Body of Work: Songwriting: Rihanna’s “Cheers (Drink To That),” Katy Perry‘s “Hummingbird Heartbeat,” Britney Spear‘s “Blur,” and Kelly Rowland‘s “Everywhere You Go.” Albums: “Sincerely Yours” (Aug. 30), “Seven Days of Christmas” (Dec. 5), and “PS: I Love You” (2012)

    A Few Words:

    The Juice: You started out as a songwriter, but has the plan always been to be the artist you’re transitioning into?

    Stacy Barthe: My dream was always been to make music and make music I’m inspired by, so as a songwriter I kind of got burnt out writing for different projects and artists. It wasn’t the kind of music I wanted to make, I wanted to make the kind of music I would buy and I would listen to and that came from me deciding I’m going to sing my own songs.

    You’re a part of Surf Club. How has the relationship with them evolved over the years?

    Those guys are like my brothers; those are my brothers out here in L.A. Hit-Boy has always been there. When he invited me to Atlanta to come to work, if it was clothes or whatever, he always had me.

    What was the moment you knew you wanted to do music?

    In 1991, I was six yrs. old and we [had] just got cable. I was watching MTV and saw Whitney Houston‘s “I’m Every Woman.” That’s my first recollection of wanting to do music. So throughout my elementary school days, I did talent shows and throughout high school I was putting groups together.

    To be honest, a lot of the songs on “Sincerely Yours” are pretty sad. Was it capturing a specific time in your life?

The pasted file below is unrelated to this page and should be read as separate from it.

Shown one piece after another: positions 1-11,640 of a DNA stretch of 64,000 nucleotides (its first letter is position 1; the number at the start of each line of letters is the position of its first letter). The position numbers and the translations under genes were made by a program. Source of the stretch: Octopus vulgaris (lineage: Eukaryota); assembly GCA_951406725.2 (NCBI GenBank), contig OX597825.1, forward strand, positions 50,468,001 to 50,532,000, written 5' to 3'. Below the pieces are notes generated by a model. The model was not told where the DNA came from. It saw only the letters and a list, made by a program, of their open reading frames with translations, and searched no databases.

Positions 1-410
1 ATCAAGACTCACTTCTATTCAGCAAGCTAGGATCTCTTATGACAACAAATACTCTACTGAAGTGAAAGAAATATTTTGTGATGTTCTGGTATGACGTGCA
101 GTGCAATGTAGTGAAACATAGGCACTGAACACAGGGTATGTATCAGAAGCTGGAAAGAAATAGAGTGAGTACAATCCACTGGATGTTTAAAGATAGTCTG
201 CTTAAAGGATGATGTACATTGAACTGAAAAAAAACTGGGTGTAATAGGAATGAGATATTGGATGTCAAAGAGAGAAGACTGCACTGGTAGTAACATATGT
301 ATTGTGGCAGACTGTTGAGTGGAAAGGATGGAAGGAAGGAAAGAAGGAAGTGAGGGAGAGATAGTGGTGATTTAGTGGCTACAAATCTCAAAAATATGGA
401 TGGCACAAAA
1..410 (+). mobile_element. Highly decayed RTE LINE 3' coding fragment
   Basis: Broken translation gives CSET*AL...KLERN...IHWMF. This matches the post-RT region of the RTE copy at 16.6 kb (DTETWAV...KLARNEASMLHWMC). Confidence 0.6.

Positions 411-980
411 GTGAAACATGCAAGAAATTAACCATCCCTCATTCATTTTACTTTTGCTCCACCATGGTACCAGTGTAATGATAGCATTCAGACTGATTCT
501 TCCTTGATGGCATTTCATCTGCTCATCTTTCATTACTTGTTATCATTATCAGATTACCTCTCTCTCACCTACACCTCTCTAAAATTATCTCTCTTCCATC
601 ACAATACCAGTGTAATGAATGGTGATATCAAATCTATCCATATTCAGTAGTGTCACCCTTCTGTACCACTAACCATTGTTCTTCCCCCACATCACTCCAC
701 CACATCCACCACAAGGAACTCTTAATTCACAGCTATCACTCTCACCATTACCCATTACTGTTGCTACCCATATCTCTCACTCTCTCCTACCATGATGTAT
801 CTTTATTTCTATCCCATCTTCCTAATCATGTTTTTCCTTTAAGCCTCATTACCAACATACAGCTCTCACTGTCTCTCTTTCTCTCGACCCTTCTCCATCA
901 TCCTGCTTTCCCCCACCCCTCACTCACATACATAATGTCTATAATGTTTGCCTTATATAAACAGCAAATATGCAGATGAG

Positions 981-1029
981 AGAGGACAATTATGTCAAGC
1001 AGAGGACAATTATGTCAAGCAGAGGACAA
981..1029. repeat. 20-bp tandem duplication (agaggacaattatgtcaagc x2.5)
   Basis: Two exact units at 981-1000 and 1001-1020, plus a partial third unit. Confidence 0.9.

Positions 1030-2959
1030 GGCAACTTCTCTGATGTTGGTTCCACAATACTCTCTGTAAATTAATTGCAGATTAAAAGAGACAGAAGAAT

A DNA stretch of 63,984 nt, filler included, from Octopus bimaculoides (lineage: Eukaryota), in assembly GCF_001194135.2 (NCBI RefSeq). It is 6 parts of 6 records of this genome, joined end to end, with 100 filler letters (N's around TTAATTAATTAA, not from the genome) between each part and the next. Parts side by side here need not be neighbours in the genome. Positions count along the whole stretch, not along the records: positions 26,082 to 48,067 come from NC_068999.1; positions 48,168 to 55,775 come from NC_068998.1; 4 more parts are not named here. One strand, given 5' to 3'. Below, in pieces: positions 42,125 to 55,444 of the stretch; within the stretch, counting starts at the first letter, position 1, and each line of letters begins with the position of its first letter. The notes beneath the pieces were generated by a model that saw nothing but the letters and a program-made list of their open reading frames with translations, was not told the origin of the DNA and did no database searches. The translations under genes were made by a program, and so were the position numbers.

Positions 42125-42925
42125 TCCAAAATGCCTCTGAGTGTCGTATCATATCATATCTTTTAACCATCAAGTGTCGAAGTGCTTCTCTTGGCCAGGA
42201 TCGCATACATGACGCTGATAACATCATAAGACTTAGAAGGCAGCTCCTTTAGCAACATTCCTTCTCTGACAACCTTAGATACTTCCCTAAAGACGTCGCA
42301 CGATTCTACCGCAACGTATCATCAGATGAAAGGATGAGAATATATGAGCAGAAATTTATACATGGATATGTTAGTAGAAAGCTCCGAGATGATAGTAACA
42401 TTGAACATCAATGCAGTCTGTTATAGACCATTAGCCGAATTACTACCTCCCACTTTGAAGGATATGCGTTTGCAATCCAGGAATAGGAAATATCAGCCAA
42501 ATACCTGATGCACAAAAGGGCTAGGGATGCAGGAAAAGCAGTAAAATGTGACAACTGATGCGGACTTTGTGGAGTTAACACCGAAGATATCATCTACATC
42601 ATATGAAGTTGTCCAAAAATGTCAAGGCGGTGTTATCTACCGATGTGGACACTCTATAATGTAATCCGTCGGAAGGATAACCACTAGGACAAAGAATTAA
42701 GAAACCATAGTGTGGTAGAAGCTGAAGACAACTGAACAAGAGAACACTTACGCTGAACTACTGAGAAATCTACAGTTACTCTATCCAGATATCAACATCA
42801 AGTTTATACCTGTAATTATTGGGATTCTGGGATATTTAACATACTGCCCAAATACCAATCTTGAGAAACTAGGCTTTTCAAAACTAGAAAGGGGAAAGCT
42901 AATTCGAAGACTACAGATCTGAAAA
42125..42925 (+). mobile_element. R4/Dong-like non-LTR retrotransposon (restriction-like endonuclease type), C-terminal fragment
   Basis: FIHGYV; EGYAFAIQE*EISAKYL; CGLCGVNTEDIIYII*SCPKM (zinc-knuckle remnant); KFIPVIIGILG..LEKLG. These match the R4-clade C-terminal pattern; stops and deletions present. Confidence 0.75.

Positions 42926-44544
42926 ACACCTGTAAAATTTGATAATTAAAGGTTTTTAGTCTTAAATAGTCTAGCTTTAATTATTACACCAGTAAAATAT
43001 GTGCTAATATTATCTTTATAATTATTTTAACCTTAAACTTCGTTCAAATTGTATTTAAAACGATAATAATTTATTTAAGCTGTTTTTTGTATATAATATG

I didn’t intend for it to be anything but it came together during a tumultuous time in my life where it was a little hazy, a little dark. “Comfy Little Coffin” came when an attorney, who took great care of me when I moved to L.A., passed away. When that happened, I was in Miami, on a job. I couldn’t leave and I missed the funeral, so I wrote that song from the perspective of how his wife might feel.

    Has there ever been a case where you’ve written heavy songs for other artists, like “Comfy Little Coffin,” and the artist or their A&R tell you it’s too deep for them?

    Absolutely! I didn’t know that “Sincerely Yours” was going to be my project because when I did those songs I would try to shop them to A&Rs for different projects, and for some reason they never got picked. Either it was too mellow or too dark. Whatever the reason — good, bad, or indifferent — they never made the cut. So when I was in my transition [around] Dec. 6 of last year, I started getting in shape and losing weight. This is when I started taking myself seriously as an artist and the music is very reflective of the hurt I was going through.

    Do you think people are ready for the heavier material you’re doing?